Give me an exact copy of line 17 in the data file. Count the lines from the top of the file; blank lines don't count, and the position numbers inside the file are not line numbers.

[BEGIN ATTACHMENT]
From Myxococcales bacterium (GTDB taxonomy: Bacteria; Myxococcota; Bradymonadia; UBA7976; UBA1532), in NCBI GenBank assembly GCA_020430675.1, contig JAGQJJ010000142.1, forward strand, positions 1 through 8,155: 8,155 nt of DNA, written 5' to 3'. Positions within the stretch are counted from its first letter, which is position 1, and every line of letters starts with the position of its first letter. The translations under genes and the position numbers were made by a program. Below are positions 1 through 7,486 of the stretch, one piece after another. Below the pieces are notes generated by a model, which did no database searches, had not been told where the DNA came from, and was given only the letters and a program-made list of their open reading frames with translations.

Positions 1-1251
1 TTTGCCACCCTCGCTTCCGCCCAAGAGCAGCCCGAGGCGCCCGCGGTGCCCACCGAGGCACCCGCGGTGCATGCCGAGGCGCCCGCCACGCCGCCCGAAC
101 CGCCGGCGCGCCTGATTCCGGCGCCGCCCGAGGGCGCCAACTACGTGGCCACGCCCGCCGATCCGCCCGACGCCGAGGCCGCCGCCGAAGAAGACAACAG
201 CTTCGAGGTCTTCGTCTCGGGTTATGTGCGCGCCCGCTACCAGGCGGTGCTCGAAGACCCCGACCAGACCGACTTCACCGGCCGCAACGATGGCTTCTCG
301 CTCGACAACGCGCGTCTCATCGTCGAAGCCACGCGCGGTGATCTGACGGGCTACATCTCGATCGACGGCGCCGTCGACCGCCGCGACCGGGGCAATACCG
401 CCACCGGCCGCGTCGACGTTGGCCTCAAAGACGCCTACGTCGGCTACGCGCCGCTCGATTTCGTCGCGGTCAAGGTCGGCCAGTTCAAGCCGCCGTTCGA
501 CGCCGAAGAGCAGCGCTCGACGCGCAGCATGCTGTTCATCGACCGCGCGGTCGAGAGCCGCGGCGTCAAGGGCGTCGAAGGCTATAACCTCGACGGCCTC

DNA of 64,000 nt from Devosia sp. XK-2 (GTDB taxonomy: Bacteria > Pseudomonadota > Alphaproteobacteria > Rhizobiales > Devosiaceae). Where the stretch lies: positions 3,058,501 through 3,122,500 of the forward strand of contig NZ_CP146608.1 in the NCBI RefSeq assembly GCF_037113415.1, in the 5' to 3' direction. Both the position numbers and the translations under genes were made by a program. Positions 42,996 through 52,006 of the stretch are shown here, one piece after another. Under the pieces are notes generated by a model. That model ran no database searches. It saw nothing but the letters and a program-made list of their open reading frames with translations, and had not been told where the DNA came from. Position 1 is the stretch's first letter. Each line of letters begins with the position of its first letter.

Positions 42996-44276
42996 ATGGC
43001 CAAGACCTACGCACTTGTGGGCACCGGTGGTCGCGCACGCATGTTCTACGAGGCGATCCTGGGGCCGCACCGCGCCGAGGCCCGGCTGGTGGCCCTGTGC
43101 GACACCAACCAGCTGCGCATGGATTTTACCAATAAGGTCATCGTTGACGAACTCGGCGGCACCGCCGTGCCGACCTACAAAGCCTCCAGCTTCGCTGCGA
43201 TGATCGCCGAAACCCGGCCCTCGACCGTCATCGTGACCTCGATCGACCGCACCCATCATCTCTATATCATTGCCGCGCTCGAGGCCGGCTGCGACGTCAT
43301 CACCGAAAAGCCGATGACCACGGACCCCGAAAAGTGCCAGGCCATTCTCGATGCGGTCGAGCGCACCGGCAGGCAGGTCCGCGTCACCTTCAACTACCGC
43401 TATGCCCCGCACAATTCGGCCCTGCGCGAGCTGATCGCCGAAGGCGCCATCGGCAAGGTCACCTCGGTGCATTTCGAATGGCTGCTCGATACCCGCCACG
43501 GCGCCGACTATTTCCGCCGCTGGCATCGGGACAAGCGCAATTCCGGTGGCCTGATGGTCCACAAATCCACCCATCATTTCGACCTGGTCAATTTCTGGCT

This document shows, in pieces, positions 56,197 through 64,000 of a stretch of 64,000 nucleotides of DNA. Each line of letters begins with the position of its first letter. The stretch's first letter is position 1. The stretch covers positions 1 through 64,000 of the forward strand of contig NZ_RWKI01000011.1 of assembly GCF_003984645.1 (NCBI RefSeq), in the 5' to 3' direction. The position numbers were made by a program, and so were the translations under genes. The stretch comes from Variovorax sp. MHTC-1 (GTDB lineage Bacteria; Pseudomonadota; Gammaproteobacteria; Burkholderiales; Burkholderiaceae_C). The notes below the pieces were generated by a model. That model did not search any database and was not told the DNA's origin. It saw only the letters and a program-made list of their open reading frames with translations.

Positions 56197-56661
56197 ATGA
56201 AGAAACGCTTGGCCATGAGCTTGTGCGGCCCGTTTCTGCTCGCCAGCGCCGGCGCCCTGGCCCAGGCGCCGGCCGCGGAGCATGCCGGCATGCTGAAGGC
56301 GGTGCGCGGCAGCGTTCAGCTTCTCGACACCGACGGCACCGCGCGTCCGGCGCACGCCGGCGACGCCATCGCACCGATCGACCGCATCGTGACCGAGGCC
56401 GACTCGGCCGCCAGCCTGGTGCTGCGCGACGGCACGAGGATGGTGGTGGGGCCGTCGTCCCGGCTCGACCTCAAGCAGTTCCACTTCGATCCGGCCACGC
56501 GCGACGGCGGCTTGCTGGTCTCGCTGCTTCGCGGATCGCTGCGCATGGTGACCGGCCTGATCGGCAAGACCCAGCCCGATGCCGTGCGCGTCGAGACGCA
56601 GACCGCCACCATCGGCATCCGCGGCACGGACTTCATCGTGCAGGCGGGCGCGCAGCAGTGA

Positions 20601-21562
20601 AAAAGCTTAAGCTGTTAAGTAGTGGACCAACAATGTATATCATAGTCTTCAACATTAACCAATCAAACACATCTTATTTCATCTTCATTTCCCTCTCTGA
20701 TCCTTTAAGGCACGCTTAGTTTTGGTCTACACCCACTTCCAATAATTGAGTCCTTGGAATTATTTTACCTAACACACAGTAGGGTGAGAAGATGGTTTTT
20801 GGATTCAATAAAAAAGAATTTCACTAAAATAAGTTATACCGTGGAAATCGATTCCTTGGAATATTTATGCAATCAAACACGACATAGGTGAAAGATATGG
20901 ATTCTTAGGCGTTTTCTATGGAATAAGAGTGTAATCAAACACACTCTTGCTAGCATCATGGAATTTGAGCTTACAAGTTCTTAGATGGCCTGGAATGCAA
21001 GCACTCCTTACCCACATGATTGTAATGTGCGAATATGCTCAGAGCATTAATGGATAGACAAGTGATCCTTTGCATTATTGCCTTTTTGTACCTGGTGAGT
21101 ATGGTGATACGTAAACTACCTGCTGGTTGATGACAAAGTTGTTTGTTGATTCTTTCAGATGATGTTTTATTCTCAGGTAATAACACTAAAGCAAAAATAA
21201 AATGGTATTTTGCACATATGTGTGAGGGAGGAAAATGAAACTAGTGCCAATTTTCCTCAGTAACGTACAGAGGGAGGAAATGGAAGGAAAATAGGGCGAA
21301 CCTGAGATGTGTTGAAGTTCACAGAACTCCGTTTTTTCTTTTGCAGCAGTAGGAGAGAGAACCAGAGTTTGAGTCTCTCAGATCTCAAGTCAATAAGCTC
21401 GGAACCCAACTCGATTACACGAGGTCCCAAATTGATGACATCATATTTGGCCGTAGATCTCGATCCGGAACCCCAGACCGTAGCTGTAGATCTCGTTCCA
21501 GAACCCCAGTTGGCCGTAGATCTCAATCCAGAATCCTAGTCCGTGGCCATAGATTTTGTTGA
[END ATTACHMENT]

43501 GCGCCGACTATTTCCGCCGCTGGCATCGGGACAAGCGCAATTCCGGTGGCCTGATGGTCCACAAATCCACCCATCATTTCGACCTGGTCAATTTCTGGCT